You may already be aware of some of the impacts divorce can have on your property. You and your spouse will have to decide how to split possessions like your house, your cars, furniture and more. But divorce in South Carolina can affect much more than just your physical belongings.
In most divorces, a court divides all finances in two. And each former spouse will be responsible for paying for housing, utilities, car payments and more with only one paycheck. Without proper planning, recently divorced people can find themselves in financial trouble.
Splitting finances in two
In a South Carolina divorce, a court can split any property that you and your spouse gained during marriage. This property can include your joint and separate bank accounts, retirement accounts, investment accounts, real estate owned jointly or separately and stocks or bonds.
Even if your spouse’s name is not on your property, a judge can divide it. The only exceptions to property division are inheritances and property acquired before your marriage. However, if you mix your separate property with marital property or your spouse contributes to the maintenance of your property, it can become marital.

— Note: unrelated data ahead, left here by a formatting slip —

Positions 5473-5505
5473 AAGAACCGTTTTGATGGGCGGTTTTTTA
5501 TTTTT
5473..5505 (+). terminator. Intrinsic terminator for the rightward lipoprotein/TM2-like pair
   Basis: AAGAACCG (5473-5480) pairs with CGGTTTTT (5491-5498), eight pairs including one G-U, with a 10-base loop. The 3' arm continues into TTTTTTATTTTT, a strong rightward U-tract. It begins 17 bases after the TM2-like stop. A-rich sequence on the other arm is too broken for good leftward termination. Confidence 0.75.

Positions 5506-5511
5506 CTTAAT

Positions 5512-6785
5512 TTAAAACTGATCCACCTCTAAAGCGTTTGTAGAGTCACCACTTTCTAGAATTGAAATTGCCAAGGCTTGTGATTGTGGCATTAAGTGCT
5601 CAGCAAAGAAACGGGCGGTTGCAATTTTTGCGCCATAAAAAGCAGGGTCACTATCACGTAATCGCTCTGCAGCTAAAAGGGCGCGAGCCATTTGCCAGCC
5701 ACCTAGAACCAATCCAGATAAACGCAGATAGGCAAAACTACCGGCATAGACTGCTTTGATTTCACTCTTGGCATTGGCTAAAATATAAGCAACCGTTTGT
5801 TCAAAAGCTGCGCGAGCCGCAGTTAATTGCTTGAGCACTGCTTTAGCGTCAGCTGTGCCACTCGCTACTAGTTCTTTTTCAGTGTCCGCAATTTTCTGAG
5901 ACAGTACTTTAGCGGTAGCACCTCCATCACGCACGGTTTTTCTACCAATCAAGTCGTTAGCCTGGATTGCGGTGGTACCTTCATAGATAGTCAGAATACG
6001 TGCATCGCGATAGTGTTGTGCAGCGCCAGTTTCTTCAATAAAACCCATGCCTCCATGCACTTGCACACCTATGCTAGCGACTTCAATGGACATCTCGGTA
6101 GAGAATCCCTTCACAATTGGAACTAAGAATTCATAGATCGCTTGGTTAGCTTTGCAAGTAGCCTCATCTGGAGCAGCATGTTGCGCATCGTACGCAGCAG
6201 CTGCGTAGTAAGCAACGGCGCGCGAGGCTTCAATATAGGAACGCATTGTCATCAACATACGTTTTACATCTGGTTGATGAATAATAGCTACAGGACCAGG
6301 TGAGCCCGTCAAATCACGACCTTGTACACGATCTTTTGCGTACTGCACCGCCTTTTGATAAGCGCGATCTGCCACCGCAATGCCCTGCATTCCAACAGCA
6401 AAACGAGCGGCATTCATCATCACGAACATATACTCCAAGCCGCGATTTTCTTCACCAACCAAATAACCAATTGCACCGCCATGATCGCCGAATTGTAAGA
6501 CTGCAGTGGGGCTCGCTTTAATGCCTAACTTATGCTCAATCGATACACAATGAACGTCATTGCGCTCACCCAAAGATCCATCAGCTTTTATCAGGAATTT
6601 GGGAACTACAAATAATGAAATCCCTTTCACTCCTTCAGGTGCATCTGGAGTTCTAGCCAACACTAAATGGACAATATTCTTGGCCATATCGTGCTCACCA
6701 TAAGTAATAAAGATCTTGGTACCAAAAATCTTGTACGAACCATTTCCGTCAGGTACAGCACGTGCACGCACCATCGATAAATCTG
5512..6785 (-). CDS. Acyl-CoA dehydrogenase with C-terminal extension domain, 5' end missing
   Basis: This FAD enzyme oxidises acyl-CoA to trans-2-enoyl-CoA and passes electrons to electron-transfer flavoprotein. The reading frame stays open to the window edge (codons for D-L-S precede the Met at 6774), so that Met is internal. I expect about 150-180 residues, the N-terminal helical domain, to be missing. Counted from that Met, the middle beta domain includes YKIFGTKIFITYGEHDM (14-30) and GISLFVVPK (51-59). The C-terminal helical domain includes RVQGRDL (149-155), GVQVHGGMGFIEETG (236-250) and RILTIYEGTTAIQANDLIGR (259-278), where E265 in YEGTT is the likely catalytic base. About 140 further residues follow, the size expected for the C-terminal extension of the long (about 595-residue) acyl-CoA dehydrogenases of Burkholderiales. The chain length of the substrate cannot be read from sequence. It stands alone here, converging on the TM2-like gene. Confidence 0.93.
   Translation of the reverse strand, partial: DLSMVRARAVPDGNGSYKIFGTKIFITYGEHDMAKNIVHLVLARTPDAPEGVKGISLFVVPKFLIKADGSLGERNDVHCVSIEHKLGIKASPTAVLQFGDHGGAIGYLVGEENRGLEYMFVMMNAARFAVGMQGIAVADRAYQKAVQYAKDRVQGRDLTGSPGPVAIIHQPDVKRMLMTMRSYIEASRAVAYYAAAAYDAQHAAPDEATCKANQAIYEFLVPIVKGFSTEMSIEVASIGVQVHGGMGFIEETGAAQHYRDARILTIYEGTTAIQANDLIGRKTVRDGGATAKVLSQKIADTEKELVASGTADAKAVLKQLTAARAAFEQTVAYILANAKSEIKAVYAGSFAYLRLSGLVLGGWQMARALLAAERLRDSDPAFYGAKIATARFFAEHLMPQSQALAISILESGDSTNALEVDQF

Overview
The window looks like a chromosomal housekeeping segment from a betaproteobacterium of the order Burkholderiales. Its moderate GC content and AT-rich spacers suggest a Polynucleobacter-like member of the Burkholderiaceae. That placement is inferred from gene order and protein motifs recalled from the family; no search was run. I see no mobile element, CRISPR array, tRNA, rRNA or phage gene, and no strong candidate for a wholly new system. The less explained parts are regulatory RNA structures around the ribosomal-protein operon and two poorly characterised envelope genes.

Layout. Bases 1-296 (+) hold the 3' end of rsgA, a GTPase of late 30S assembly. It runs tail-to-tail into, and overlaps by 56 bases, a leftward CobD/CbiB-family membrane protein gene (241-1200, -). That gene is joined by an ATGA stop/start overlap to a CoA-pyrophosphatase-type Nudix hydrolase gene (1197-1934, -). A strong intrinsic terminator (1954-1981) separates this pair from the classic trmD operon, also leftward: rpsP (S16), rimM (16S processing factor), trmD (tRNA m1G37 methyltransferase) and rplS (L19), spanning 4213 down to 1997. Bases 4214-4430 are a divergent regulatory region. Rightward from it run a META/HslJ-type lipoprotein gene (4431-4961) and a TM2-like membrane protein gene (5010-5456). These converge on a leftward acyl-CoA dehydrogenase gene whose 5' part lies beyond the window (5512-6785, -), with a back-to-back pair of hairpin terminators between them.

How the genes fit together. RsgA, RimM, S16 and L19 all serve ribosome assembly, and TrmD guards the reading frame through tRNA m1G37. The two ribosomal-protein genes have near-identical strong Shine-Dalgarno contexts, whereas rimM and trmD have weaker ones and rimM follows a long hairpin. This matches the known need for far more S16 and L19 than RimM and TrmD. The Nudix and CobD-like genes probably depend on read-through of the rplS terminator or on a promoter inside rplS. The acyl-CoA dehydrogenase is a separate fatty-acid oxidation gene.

Divorce can mean more bills
Not only will the court divide your property, but you will also have extra financial obligations. Through the divorce, you will have court filing fees and legal expenses. After your divorce, your paycheck alone must support any bills you have. And you may have to pay a new deposit or down payment on a new home.
If you were the main provider or if your spouse gets custody of your children, you may also have to pay child support and alimony.
How can I prevent my divorce from ruining my finances?
If you have multiple assets going into marriage, you can prevent losing them with a prenuptial agreement. This document keeps your separate property separate. It can be especially useful if you have a business.
If you don’t use a prenuptial agreement, you can protect yourself with early planning. If you and your spouse have been talking about divorcing, you can start separating your finances. If you have a joint account, you can each create a separate one and start saving for both the expenses of your divorce and the expenses afterward.
Post-divorce finances can be daunting. But with proper planning, you can make sure that you have a clear financial future.